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A letter dated Jan. 9 was sent to Homer Community Consolidated School District 33C parents in regard to a suspected mumps case at Goodings Grove School.
The district was notified of the case by the Will County Health Department the same day of the letter, according to Assistant Superintendent for Instruction Michael Szopinski, who wrote it. The mumps case comes after an outbreak of the disease this past December at Lewis University, along with Lockport Township High School sending a press release out early last month that someone there may have contracted the disease, with that person later testing negative.
On the morning of Friday, Jan. 11, Homer 33C Superintendent Craig Schoppe told The Homer Horizon it was a student, not a faculty member, who has the suspected case, and that the district has not been notified of any other cases taking place since the letter was released. The district wiped all touch points, including door handles, as part of a deep cleaning in classrooms at Goodings Grove with a disinfectant chemical that is an eco-friendly, hospital grade cleaner that kills the mumps virus.
As of press time Monday, Jan. 14, tests were still pending to determine the case, according to Will County Health Department Media Services Manager Steve Brandy.
Homer 33C stated in the letter that mumps is not common in children up-to-date on vaccinations and is a contagious disease caused by the mumps virus. The disease normally starts with symptoms including a few days of fever, headache, muscle aches, tiredness and loss of appetite, followed by the swelling of salivary glands.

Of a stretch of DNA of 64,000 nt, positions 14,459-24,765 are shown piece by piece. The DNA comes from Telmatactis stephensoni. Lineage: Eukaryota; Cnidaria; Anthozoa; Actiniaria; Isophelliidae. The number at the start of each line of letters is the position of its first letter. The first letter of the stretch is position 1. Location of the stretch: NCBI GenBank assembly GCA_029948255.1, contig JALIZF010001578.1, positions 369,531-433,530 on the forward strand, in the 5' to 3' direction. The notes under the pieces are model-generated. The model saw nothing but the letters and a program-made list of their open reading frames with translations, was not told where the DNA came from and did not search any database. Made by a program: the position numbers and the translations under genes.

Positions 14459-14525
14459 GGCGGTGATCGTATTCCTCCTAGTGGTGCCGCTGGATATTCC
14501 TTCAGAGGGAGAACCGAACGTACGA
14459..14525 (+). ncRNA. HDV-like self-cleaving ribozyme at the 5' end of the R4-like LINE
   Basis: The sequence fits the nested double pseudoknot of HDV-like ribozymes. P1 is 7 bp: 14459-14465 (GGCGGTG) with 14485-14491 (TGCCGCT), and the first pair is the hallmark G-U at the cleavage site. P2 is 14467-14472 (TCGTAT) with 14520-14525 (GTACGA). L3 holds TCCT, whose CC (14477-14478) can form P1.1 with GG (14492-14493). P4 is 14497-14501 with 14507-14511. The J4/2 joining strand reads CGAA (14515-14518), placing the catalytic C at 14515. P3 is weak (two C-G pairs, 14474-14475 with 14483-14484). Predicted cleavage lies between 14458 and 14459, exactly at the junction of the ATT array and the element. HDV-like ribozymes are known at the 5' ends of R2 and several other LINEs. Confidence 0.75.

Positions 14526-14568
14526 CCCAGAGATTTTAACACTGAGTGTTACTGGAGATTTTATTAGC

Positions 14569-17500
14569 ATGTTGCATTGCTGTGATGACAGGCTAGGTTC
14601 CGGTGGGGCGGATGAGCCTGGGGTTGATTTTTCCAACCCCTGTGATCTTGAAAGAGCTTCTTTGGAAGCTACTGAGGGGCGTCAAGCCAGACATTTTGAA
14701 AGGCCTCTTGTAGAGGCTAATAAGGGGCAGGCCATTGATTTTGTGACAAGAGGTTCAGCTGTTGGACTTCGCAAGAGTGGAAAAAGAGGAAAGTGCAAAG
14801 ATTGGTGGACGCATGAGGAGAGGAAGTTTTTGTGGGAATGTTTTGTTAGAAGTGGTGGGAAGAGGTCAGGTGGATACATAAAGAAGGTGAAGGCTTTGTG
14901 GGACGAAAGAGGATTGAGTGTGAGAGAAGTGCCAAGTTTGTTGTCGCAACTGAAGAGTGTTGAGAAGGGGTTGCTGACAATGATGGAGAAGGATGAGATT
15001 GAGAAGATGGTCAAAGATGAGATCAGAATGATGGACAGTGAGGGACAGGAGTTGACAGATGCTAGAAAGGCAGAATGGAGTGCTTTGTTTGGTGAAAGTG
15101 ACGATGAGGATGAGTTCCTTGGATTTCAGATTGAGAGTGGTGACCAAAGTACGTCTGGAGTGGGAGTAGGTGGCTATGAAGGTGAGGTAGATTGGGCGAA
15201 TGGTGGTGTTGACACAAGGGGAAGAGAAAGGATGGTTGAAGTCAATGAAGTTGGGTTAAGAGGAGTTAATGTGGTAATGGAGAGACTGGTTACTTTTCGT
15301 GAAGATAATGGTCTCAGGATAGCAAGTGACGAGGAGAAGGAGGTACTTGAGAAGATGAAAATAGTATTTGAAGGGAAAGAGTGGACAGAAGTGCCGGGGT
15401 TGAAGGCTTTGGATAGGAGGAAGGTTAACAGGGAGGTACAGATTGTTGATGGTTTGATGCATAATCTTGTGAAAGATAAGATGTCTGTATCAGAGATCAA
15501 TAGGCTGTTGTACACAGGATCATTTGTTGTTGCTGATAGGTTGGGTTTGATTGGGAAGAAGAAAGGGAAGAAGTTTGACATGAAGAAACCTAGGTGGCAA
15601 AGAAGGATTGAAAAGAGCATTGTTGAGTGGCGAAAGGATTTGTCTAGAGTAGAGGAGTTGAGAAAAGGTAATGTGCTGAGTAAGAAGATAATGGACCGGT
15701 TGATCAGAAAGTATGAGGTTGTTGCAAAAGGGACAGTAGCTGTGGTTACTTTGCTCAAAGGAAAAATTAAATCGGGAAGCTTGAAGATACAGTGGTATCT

More serious symptoms occurring in rare cases include meningitis, swelling of testes or ovaries, and the inflammation of joints, the district added.
Szopinski noted in the letter mumps is spread via droplets of saliva or mucus from the mouth, nose or throat of an infected person, usually when coughing, sneezing or talking. Items like soda cans can also be contaminated with the virus, which can be spread to others if shared. Also, the virus can spread if someone with mumps touches items or surfaces without washing their hands and someone else then touches the same surface and rubs their nose or mouth.
School-aged children should have at least one dose a mumps vaccine — either mumps vaccine or measles-mumps-rubella — on or after their 1st birthday, according to the district. A second dose of MMR is also recommend at ages 4-6, and a parent unsure if their child got the mumps vaccine should contact their child’s primary care provider.
Homer 33C said since mumps is most frequently transmitted through direct contact with respiratory droplets, individuals can prevent contracting mumps with common sense precautions such as covering their nose and mouth with a tissue when coughing or sneezing, then throwing the tissue away; washing their hands frequently with soap and warm water, especially after coughing or sneezing; and using an alcohol-based hand sanitizer if soap and water is not available.
Other precautions mentioned in the letter were not sharing drinking and/or eating utensils, cups, glasses, etc.; avoiding close contact with individuals who are sick or experiencing symptoms of illness; and refraining from touching one’s eyes, nose or mouth, since that is how germs are spread.
Finally, the district said fevers in children should not be treated with products containing aspirin (acetylsalicylic acid), since use of aspirin with viral infections like mumps can result in a serious condition called Reye’s syndrome.
If one’s child or anyone in the household develops mumps symptoms, they should notify their primary care provider right away, according to Szopinski. Those with mumps should then remain at home five days after the swelling of salivary glands begins.
If a healthcare provider suspects mumps, parents were asked to call the Homer 33C nurse at (708) 226-7792.